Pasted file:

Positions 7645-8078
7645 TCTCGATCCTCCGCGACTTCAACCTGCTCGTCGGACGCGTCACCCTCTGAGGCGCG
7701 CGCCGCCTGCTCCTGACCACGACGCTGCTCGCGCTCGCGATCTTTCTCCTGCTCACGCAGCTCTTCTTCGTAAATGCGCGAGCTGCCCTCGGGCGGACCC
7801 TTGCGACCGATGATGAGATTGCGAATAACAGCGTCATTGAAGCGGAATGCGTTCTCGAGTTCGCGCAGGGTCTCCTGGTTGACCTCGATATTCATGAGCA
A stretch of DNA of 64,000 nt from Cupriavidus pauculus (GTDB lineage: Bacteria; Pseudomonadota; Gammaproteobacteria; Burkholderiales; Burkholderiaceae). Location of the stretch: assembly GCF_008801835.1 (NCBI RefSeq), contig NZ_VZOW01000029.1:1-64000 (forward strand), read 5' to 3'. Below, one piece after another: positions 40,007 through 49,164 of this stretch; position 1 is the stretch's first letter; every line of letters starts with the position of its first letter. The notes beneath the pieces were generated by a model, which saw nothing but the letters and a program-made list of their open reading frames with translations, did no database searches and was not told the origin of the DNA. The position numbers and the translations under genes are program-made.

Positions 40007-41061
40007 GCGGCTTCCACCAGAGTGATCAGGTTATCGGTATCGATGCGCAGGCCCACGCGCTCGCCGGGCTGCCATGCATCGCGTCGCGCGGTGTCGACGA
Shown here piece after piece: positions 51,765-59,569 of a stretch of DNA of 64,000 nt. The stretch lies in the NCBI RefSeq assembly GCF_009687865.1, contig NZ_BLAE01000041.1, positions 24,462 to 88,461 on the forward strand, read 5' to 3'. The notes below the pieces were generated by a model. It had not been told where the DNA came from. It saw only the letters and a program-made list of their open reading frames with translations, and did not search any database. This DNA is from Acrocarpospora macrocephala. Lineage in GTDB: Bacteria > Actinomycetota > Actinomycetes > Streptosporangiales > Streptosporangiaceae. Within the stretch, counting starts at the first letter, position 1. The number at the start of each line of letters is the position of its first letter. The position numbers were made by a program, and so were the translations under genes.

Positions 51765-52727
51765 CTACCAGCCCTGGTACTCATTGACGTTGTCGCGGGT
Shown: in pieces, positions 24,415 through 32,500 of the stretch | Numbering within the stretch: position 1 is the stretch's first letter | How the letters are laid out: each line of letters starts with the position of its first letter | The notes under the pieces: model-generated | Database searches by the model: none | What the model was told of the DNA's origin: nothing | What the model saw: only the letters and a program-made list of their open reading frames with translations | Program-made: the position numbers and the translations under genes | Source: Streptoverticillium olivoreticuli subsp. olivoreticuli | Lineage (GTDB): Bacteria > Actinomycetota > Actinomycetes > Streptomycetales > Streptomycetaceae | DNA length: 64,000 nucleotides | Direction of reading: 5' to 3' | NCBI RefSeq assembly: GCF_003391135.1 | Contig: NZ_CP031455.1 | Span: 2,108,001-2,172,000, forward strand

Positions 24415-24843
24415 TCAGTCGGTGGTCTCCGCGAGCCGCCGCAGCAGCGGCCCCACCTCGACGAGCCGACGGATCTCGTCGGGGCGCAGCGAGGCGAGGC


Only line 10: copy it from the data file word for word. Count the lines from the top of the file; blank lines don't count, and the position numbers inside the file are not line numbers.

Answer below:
51765 CTACCAGCCCTGGTACTCATTGACGTTGTCGCGGGT